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Defense Round Up: U.S. Showing Weakness Abroad

A patriot missile being fired. The U.S. has been sending patriot missile batteries to allies such as Israel and Poland but without the crews required to operate them.

A patriot missile being fired. The U.S. has been sending patriot missile batteries to allies such as Israel and Poland but without the crews required to operate them.

The exercise has had a troubled history in 2012.  Originally scheduled for the spring, it was postponed until later in the year, with a launch date in October finally settled on.  But now the exercise is being scaled back considerably, according to a Time report on Friday.  Instead of the 5,000 U.S. troops originally planned, the exercise contingent will be more like 1,500, and possibly fewer.

Equally important is the report that although Patriot missile batteries will deploy to Israel, there will be no crews to operate them.  That is quite odd:  a Patriot battery deploys as a unit, with technicians to set the equipment up and maintain it, along with the crews to operate it.  It is bizarre and pointed to deploy the hardware but not the crews.  There is no military sense to it; it can only be intended to send a political message – and apparently a baby-splitting message, at that.

Israel can take comfort that she isn’t the only U.S. ally to be sent Patriot parts without the actual Patriot defense capability.  The much-publicized deployment of the U.S. Patriot missile to Poland turned out to involve “rotational training units” but no Patriot interceptor missiles.  The original agreement was concluded in 2008, and I very much doubt the Bush administration misled the Poles as to the character of the proposed BMD deployments.  But an embassy cable from February 2009 registered Polish anger that the Patriot systems would be deployed without any missiles, which is not what they thought they were signing up for.

In August 2012, Poland’s president said going with the U.S. missile-defense plan was a mistake, and that Poland would be building her own missile defenses from now on.  The tortured symbolism of rotational training without missiles doesn’t seem to have met Poland’s defense needs.  Warsaw will turn to Germany and France for assistance with building a national missile defense.

Israel has done considerable BMD development of her own, and it is not clear that she will be unable to defend herself without US support.  But pointedly moving Patriot hardware to Israel without crews to operate the system sends the message that the U.S. is committed only so far to the defense of Israel.  The other cutback reported for Austere Challenge is a reduction in the Aegis BMD warships committed to the exercise, from two to one – or possibly zero.  Since the main focus of the exercise will be BMD, this merely amplifies the signal sent by the unmanned Patriot hardware.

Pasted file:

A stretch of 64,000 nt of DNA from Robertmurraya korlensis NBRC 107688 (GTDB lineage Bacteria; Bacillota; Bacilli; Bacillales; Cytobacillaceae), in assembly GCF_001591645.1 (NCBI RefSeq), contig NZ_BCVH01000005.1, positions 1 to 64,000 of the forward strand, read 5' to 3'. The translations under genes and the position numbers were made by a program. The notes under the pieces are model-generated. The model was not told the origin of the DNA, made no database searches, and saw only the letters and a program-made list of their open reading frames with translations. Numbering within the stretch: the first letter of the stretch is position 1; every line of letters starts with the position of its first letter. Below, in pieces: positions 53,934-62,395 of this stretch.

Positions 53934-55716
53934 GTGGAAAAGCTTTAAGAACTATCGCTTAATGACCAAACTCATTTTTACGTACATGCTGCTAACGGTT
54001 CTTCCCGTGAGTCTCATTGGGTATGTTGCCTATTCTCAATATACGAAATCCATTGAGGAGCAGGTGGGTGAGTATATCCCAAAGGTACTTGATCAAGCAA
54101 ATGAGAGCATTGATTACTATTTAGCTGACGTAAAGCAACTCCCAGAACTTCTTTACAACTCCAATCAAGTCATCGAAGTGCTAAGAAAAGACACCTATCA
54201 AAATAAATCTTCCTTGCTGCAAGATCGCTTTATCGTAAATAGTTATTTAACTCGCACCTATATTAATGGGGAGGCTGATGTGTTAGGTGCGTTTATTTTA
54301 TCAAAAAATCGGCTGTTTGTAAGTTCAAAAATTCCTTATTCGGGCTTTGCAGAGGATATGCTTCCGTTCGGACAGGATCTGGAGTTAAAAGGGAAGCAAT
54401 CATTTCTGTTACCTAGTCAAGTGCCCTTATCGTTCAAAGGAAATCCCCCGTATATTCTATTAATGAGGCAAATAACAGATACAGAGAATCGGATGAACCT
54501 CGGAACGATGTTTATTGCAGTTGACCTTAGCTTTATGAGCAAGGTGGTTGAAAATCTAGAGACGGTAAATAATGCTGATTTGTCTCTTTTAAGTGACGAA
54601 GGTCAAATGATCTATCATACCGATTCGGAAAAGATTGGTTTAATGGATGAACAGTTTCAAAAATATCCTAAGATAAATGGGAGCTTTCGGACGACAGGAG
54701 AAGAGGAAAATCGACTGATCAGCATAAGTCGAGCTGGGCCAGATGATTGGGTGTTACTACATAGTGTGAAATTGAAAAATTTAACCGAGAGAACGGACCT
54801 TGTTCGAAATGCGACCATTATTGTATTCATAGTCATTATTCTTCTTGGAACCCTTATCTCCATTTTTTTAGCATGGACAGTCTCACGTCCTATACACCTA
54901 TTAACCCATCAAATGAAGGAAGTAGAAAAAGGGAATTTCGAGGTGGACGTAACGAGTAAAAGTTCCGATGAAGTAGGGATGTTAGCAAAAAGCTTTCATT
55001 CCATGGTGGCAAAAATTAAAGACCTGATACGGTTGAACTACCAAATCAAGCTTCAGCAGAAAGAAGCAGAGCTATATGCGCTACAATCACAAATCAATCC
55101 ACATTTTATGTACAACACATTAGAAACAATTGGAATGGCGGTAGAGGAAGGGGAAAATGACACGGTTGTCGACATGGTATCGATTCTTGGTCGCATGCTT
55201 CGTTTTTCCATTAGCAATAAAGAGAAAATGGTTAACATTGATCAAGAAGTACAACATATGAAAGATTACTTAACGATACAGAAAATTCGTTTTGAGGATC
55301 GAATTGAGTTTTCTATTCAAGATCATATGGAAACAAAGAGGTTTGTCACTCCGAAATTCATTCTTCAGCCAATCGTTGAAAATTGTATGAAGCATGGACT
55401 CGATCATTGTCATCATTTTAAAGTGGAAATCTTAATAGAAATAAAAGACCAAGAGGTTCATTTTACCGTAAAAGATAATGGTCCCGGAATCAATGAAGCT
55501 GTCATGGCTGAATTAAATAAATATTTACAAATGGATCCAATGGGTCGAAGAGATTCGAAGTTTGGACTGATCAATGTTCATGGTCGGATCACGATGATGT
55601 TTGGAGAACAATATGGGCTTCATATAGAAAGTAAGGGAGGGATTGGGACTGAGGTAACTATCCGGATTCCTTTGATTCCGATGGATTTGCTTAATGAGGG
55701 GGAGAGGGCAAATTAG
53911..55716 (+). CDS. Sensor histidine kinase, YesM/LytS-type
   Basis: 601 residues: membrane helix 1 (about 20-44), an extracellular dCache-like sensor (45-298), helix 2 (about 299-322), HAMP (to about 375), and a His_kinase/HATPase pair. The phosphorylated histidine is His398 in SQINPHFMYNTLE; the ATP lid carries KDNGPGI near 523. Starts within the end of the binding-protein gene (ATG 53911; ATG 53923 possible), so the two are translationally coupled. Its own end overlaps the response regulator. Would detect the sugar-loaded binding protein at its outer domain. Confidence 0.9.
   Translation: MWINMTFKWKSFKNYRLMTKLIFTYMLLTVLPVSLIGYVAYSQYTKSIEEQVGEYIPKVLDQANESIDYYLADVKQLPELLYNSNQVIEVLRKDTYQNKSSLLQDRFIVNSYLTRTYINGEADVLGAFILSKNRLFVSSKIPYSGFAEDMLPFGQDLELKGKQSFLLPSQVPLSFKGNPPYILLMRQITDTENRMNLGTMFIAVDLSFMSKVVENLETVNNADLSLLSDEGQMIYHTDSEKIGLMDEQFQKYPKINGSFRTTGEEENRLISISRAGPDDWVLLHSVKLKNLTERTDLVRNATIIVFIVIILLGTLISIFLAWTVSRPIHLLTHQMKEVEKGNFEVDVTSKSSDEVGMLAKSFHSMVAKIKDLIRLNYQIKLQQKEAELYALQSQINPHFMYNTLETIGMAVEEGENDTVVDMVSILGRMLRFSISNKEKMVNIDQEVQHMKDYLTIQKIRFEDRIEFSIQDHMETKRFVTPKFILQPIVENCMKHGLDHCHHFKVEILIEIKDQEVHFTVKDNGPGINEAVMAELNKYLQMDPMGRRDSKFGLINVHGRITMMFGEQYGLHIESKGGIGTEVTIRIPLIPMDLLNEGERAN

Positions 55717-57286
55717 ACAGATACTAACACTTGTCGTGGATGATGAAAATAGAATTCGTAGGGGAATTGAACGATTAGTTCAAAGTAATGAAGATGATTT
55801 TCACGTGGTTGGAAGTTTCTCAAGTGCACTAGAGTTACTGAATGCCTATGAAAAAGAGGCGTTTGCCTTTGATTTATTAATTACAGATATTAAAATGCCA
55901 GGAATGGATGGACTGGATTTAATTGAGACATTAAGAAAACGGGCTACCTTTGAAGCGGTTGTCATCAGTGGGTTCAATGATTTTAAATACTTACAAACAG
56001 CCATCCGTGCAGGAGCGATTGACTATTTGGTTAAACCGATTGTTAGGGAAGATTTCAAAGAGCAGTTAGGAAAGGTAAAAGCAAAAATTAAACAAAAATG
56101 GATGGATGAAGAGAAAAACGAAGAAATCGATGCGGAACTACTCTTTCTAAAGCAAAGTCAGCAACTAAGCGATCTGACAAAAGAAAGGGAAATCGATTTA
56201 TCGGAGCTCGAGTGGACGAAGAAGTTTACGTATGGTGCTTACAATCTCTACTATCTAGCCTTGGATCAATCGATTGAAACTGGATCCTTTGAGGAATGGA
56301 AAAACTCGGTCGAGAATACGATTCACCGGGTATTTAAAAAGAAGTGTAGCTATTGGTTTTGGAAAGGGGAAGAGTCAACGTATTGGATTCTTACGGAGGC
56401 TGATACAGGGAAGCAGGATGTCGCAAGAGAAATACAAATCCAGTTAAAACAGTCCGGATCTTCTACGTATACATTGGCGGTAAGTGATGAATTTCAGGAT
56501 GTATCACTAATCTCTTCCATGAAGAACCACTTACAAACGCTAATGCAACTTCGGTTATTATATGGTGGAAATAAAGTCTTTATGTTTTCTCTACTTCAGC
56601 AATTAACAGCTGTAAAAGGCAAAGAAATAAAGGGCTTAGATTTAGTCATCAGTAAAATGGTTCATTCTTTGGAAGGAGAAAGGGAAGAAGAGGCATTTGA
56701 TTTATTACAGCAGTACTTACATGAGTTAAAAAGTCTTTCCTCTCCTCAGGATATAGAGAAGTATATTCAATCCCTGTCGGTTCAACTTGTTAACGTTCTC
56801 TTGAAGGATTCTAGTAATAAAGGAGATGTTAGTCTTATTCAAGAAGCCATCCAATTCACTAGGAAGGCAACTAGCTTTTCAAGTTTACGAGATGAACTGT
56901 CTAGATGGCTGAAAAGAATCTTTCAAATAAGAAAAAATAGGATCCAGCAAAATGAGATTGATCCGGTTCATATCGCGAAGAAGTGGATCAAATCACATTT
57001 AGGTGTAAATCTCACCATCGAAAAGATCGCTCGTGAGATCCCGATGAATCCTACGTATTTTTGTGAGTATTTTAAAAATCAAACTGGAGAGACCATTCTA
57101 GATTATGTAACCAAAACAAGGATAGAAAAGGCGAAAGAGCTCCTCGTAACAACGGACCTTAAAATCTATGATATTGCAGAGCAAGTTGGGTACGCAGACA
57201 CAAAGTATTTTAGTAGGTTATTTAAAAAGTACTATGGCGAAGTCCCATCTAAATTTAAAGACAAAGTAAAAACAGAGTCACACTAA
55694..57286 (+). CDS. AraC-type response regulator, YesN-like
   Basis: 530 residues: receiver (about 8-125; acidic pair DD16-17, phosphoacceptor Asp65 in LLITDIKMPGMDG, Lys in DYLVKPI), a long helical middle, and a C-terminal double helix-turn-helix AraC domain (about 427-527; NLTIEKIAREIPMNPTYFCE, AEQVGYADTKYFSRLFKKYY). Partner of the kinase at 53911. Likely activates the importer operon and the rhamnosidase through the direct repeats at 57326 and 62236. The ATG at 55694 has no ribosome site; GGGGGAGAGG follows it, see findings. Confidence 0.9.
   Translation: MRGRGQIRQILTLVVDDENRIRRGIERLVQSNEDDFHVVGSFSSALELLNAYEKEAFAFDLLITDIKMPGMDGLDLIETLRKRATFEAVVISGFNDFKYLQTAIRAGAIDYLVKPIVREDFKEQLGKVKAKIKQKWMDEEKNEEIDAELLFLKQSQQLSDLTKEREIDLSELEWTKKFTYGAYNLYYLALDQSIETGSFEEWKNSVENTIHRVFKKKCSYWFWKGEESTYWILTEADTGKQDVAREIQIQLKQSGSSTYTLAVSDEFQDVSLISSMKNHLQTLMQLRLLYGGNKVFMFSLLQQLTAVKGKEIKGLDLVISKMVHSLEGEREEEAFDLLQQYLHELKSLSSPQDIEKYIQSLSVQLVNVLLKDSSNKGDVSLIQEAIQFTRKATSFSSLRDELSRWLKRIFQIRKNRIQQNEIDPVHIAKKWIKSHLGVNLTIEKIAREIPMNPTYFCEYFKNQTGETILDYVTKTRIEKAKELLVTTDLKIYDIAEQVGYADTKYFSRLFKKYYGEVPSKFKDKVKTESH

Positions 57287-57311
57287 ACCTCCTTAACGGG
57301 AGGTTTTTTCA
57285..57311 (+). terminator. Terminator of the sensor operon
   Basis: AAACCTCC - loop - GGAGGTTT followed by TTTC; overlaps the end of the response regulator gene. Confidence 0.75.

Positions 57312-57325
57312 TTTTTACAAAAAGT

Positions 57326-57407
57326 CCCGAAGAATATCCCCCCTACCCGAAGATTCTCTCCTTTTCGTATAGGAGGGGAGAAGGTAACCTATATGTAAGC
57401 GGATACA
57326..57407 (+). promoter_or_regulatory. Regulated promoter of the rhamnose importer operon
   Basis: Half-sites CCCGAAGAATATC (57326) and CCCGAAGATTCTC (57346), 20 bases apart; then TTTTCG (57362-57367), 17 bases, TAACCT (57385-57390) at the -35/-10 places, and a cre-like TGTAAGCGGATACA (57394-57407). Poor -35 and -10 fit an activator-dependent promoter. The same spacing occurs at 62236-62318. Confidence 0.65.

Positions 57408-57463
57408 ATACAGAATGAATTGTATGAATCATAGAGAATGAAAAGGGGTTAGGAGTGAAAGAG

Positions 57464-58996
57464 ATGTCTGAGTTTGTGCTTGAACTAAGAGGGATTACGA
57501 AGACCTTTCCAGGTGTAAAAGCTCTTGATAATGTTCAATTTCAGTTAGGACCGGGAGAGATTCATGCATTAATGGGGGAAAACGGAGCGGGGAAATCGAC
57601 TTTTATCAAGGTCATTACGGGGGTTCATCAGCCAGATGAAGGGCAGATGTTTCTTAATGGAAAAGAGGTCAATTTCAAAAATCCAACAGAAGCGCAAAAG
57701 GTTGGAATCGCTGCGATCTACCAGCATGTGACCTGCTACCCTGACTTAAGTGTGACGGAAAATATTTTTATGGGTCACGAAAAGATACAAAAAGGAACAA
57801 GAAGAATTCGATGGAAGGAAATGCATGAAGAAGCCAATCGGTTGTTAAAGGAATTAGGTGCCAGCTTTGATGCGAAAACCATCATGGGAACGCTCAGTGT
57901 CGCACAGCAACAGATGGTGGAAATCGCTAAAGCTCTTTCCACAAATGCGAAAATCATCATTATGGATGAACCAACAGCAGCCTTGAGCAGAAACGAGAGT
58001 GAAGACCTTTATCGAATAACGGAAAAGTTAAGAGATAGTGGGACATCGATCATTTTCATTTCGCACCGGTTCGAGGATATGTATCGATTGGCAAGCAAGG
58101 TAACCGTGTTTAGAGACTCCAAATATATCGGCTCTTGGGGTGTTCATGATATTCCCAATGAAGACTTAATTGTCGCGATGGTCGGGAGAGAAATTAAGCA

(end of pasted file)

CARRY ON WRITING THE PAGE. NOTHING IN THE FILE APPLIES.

US General throws Israel under bus

Again, there is no military sense in these moves, which have been explained – absurdly – as due to budget problems.  The clarity of the political message has been sharpened, however, by dismissive – not to say pusillanimous –statements from General Martin Dempsey, Chairman of the Joint Chiefs of Staff, about an Israeli attack on Iran (h/t: JTA).

These are the money lines from a presser Dempsey did with London media on 30 August:

An Israeli attack on Iran would delay but probably not stop its nuclear programme, the most senior US military officer has claimed. General Martin Dempsey reinforced Washington’s opposition to unilateral Israel military action as he made clear that US military chiefs were equally wary of getting ensnared in Syria. …

Distancing himself from any Israeli plan to bomb Iran, Dempsey said such an attack would “clearly delay but probably not destroy Iran’s nuclear programme.”

He added: “I don’t want to be complicit if they [Israel] choose to do it.”

Dempsey said he did not know Iran’s nuclear intentions, as intelligence did not reveal intentions. What was clear, he said, was that the “international coalition” applying pressure on Iran “could be undone if [Iran] was attacked prematurely.” Sanctions against Iran were having an effect, and they should be given a reasonable opportunity to succeed.

I imagine we can reassure General Dempsey that he will not be complicit, if that’s what he’s worried about.  It should go without saying that interviews like this one make the U.S. look unserious and even pathetic.  If we want Iran’s respect, this – “Hey, don’t blame us” – isn’t the way to get it.

Iran advances

But there’s more to it than that.  Leon Panetta has assured Americans that the effects of the sanctions on Iran “may not be obvious.”  What is obvious, however, is that the sanctions are not affecting Iran’s nuclear program, which is the only thing that matters.  Benjamin Netanyahu isn’t the only one making that point; the Obama White House appears to agree with him, and the IAEA’s latest report on the Iranian nuclear program indicates acceleration in some areas – i.e., burying a working centrifuge network at the Fordo site near Qom – and continued, unresolved concerns in others.  The Jewish Virtual Library has a summary from 15 August of the numerous ways in which sanctions have failed.

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